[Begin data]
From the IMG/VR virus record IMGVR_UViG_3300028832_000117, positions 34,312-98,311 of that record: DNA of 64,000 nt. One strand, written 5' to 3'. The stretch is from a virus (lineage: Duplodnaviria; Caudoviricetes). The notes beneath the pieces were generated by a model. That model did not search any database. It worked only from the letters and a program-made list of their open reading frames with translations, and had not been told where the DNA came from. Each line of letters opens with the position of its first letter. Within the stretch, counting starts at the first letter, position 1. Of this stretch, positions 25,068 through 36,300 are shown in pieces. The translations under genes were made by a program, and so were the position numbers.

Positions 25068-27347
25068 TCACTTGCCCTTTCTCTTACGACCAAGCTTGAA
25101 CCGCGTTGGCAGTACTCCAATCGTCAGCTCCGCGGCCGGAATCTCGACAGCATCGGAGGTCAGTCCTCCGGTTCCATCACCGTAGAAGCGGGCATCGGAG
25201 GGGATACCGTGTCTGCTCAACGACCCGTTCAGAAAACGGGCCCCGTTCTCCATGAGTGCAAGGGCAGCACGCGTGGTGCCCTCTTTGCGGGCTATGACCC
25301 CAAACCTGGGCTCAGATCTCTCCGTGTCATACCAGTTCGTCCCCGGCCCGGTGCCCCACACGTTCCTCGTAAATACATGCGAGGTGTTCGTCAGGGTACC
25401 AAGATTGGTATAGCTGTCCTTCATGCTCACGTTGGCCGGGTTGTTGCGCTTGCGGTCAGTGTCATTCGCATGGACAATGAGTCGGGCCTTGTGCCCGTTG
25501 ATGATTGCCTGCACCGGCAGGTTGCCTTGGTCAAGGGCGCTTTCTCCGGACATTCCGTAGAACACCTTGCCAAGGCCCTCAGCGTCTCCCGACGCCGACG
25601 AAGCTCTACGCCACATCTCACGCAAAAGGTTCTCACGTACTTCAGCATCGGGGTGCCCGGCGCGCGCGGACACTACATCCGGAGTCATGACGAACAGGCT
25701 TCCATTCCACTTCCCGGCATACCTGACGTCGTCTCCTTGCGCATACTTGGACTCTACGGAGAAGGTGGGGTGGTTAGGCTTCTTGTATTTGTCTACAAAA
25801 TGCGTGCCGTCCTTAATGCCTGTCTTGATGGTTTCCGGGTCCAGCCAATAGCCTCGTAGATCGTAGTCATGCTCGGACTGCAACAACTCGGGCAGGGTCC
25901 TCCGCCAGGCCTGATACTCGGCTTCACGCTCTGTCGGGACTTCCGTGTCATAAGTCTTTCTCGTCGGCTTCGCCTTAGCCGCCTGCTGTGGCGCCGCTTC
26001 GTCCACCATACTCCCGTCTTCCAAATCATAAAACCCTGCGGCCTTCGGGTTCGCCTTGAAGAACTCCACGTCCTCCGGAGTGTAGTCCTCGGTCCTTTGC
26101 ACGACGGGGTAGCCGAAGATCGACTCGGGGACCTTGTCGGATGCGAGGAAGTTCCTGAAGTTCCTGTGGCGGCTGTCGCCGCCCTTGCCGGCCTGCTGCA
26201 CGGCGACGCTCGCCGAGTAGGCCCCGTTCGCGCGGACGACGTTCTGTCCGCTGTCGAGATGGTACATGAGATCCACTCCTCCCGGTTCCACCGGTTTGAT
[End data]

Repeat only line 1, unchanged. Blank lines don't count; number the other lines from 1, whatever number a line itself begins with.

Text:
From the IMG/VR virus record IMGVR_UViG_3300028832_000117, positions 34,312-98,311 of that record: DNA of 64,000 nt. One strand, written 5' to 3'. The stretch is from a virus (lineage: Duplodnaviria; Caudoviricetes). The notes beneath the pieces were generated by a model. That model did not search any database. It worked only from the letters and a program-made list of their open reading frames with translations, and had not been told where the DNA came from. Each line of letters opens with the position of its first letter. Within the stretch, counting starts at the first letter, position 1. Of this stretch, positions 25,068 through 36,300 are shown in pieces. The translations under genes were made by a program, and so were the position numbers.